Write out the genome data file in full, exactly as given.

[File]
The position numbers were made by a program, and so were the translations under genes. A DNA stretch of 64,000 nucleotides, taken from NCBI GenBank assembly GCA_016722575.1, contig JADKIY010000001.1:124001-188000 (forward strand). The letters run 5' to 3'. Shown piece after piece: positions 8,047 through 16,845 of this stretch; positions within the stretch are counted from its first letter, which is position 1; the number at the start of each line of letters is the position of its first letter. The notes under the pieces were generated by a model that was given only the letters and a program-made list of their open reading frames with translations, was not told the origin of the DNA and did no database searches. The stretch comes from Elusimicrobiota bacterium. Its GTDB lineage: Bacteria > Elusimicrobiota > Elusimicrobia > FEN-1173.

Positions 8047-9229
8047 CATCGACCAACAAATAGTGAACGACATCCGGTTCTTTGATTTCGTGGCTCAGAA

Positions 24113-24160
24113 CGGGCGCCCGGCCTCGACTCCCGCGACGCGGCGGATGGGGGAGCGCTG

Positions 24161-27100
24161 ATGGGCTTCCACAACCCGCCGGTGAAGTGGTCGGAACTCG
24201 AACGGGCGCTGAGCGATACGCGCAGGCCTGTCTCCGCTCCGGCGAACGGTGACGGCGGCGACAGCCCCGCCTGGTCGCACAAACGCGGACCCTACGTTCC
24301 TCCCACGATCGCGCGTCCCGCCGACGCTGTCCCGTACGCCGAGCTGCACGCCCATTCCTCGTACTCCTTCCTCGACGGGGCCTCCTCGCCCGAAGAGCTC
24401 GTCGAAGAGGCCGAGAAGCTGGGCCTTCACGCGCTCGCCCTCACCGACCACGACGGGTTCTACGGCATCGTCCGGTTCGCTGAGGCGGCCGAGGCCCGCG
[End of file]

The position numbers were made by a program, and so were the translations under genes. A DNA stretch of 64,000 nucleotides, taken from NCBI GenBank assembly GCA_016722575.1, contig JADKIY010000001.1:124001-188000 (forward strand). The letters run 5' to 3'. Shown piece after piece: positions 8,047 through 16,845 of this stretch; positions within the stretch are counted from its first letter, which is position 1; the number at the start of each line of letters is the position of its first letter. The notes under the pieces were generated by a model that was given only the letters and a program-made list of their open reading frames with translations, was not told the origin of the DNA and did no database searches. The stretch comes from Elusimicrobiota bacterium. Its GTDB lineage: Bacteria > Elusimicrobiota > Elusimicrobia > FEN-1173.

Positions 8047-9229
8047 CATCGACCAACAAATAGTGAACGACATCCGGTTCTTTGATTTCGTGGCTCAGAA

Positions 24113-24160
24113 CGGGCGCCCGGCCTCGACTCCCGCGACGCGGCGGATGGGGGAGCGCTG

Positions 24161-27100
24161 ATGGGCTTCCACAACCCGCCGGTGAAGTGGTCGGAACTCG
24201 AACGGGCGCTGAGCGATACGCGCAGGCCTGTCTCCGCTCCGGCGAACGGTGACGGCGGCGACAGCCCCGCCTGGTCGCACAAACGCGGACCCTACGTTCC
24301 TCCCACGATCGCGCGTCCCGCCGACGCTGTCCCGTACGCCGAGCTGCACGCCCATTCCTCGTACTCCTTCCTCGACGGGGCCTCCTCGCCCGAAGAGCTC
24401 GTCGAAGAGGCCGAGAAGCTGGGCCTTCACGCGCTCGCCCTCACCGACCACGACGGGTTCTACGGCATCGTCCGGTTCGCTGAGGCGGCCGAGGCCCGCG